From Tolkien Gateway
This article is about an early name of Sauron. For the king of the Hisildi, see .
"Thu, as Wolf" by Roger Garland
Biographical Information
LocationWizard's Isle
Physical Description

Men called him Thû, and as a god
in after days beneath his rod
bewildered bowed to him, and made
his ghastly temples in the shade.

Thû, the Necromancer and Lord of Werewolves, was a character first seen in The Lay of Leithian. A precursor to Thû can be found in The Book of Lost Tales as Tevildo. The character would later evolve into Sauron.

Lost Tales

In the earlier versions of the story of Beren and Lúthien, the villain was Tevildo, the Prince of Cats.

In early drafts of that era, Túvo was a fay who met Melko in the halls of Mandos during Melko's imprisonment, and was corrupted by him. Túvo was said to have learned "much black magic" from Melko, and that after the darkening of Valinor, he went to the Great Lands where he set up a "wizard kingship".[1]

However, in later texts, the character, renamed Tû, lost these negative connotations, and instead became King of the Hisildi and the protector of Elves and Men.[2]


Thû, also referred to as the Lord of the Werewolves, replaces Tevildo, and also assumes some of the traits of Fankil. He is the chief captain of Morgoth, as well as a necromancer in command of Orcs, Phantoms, Werewolves and other "misbegotten or spell-wronged" foul things.[3]

In the Lay of Leithian Thû, also known as Gorthû, holds the Wizard's Isle and is a necromancer who controls phantoms. He spots Beren and Felagund. After he interrogates them, he engages with Felagund into a battle of mind and songs, until Felagund's power fell, and they returned to their own original forms. Thû then places them in his dungeons sending a werewolf to devour one of them, hoping to learn their errand.[4] Later he sends werewolves, and Draugluin against Lúthien and Huan, and takes the form of the greatest werewolf to defeat him. However Huan bites him on his throat and is obliged to give them the keys to his tower. He then transforms into a vampire and flees.[5]

Thû escaped the Battle Terrible which saw Morgoth's ousting. Following his old master's downfall, his Shadow falls over Middle-earth and some Men are corrupted to his allegiance, becoming his followers and worshippers. [3]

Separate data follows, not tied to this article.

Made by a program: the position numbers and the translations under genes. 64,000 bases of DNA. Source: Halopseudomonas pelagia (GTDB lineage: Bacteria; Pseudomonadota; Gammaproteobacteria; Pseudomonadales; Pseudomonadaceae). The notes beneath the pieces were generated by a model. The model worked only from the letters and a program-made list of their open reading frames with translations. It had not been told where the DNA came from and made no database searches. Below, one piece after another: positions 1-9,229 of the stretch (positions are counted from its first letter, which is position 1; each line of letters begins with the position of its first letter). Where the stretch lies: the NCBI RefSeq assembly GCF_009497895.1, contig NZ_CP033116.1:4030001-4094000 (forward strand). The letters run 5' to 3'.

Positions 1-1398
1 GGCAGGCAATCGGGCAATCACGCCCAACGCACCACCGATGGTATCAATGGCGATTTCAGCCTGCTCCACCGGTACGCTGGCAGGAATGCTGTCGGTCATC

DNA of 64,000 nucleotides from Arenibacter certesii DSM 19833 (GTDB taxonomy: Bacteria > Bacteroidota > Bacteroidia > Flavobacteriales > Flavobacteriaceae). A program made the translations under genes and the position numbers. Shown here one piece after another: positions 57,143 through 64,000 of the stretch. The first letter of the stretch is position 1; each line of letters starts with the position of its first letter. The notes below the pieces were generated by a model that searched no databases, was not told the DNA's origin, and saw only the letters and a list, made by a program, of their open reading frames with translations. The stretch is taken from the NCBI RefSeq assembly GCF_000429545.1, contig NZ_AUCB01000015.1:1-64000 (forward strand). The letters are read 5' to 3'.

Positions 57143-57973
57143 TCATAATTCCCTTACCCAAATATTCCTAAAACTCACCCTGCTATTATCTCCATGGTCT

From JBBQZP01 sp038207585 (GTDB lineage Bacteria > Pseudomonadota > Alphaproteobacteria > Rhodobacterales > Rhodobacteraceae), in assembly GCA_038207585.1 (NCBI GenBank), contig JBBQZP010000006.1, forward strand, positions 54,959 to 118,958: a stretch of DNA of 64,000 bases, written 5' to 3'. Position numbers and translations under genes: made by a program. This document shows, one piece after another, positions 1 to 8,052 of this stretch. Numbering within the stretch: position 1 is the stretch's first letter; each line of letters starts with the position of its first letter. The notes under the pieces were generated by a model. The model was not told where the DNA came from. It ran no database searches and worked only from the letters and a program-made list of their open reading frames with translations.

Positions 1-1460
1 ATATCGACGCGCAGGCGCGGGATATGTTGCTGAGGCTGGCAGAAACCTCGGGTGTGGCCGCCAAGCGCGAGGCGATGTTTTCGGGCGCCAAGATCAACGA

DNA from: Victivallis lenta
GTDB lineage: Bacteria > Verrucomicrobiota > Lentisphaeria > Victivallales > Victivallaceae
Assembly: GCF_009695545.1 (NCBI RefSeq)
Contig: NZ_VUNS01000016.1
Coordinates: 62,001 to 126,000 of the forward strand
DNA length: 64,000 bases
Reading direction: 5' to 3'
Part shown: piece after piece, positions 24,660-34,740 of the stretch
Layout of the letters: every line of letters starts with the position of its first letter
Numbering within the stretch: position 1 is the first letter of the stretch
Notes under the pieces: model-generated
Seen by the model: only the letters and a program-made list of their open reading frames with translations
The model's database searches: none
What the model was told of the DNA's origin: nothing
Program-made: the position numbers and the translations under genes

Sûr and the Fall of Númenor

The Haven of Moriondë by Roger Garland, depicting Sauron's triumphal arrival to Númenor according to the early version published in The Lost Road.

In the 1930s, when Tolkien introduced the legend of "Atlantis" to the Legendarium of the Elder Days, Thû is connected with the Downfall of Númenor. Known as Sûr in Qenya and Thû in Gnomish, he arrives to Númenor in the form of a great bird, during the reign of King Angor and Queen Istar. In a later version, Sauron is a conqueror to whom the proud King Tar-kalion summons with messengers; Sauron complied as he was afraid of the Númenoreans and preferred to destroy them by malice. Approaching the isle, the sea launched his ship upon a hill whence Sauron preached deliverance from death and prophesied the return of Morgoth and among those who believe his lies are Tar-kalion and queen Tar-ilien. A temple was built in the midst of the land, where he dwelt. In both versions Sûr/Sauron convinced the king to conquer the West to gain eternal life, events that led to the Downfall.

The King of the faithful Númenoreans who survived was Agaldor/Amroth/Elendil, who allied with the Elven King Elrond/Gil-galad of the Elves against Sûr's fortress in the inner land (in the second version of that text, that land is named Mordor for the first time). In the fight Sûr slays the king but is defeated. In the first text he is driven out to the dark Iron-forest in the center of the Earth and the Men destroy his dwellings; in the second text his bodily shape is destroyed for many ages and his servants dispersed.[6]


Thû is related with the root THUS-, "stench, evil mist, darkness".[7] In subsequent stories, his name evolved to Gorthû, Sûr, and finally to Thauron (pronounced Sauron in common Quenya), with similar meanings.

In another source, Thū is given as a Sindarin translation of Súlimo, an epithet of Manwe, which shows that the name could also be related with sûl ("wind").[8]